UMD is not just located in Duluth and the Twin Ports area, it's in our DNA. Over our 126-year history, it’s been part of our nature and identity. The Twin Ports area provides unique opportunities for teaching, learning, and scholarship. Few institutions have the kinds of things we have going for us, in particular a spectacular setting and a vibrant and welcoming community.
Size is important. Because we are large enough to have skilled staff and outstanding faculty, including world-class faculty in many areas, we're also small enough to give a lot of personal attention to our students. An interdisciplinary focus is a plus. We can reach across boundaries to engage with diverse people in meaningful ways.
UMD is a strong research university. It’s still primarily a teaching institution; I think it always should be. But UMD is also a research institution that focuses on practical, applied research with ties to our regional community.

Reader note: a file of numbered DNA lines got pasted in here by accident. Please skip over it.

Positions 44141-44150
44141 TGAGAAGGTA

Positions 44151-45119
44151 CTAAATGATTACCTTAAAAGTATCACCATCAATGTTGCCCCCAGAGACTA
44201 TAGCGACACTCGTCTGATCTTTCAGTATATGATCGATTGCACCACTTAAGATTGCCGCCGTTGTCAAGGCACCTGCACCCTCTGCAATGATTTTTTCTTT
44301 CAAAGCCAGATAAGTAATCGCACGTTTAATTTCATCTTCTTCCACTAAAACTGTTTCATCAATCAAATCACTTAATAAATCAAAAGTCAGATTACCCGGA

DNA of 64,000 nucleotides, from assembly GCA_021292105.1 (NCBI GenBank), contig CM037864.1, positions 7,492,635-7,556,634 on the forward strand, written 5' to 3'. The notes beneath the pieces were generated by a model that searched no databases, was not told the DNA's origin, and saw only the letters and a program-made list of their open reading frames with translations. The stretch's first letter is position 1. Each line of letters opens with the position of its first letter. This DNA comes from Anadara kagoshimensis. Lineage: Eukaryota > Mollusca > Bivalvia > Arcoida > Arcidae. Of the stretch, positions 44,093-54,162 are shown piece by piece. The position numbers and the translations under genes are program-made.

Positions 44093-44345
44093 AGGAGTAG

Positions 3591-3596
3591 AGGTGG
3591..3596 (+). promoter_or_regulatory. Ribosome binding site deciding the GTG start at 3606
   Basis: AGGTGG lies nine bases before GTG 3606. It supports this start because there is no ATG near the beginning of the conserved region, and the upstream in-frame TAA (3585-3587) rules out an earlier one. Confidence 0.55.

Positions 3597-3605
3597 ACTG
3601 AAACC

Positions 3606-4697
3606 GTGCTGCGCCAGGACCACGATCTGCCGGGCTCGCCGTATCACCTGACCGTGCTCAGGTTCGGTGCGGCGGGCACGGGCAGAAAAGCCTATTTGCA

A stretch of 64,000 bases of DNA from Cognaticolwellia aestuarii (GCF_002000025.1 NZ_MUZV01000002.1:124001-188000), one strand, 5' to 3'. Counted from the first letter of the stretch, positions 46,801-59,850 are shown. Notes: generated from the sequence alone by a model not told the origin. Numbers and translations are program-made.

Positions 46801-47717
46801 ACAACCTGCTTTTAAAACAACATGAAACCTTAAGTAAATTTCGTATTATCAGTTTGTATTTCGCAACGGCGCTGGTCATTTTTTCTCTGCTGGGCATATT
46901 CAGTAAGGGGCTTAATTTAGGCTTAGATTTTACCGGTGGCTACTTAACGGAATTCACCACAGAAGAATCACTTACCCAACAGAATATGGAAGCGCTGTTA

Along with phenomenal faculty research in our colleges, we have two outstanding research institutes: the Natural Research Research Institute and the Large Lakes Observatory. We are also a Sea Grant and Land Grant institution and home to Minnesota Sea Grant. These entities provide a foundation of applied research and community engagement.
You may not know that UMD has more annual research and development spending than all other Minnesota universities and colleges combined, excluding the University of Minnesota campus in the Twin Cities. Our research makes our region stronger.
There have been challenges
Some of the challenges that UMD faced during my watch affected the entire country. For several years, the number of students graduating from high school went down. That made our staff shift into overdrive to bring UMD’s enrollment up to relatively steady levels. We worked on both ends of the student-body equation: incoming students and student retention. And we have had success. I'm proud that the number of UMD students who graduated in four years is higher than when I arrived at UMD. In addition, I’m exceptionally pleased that in eight recent years, UMD had the largest graduating classes in UMD history.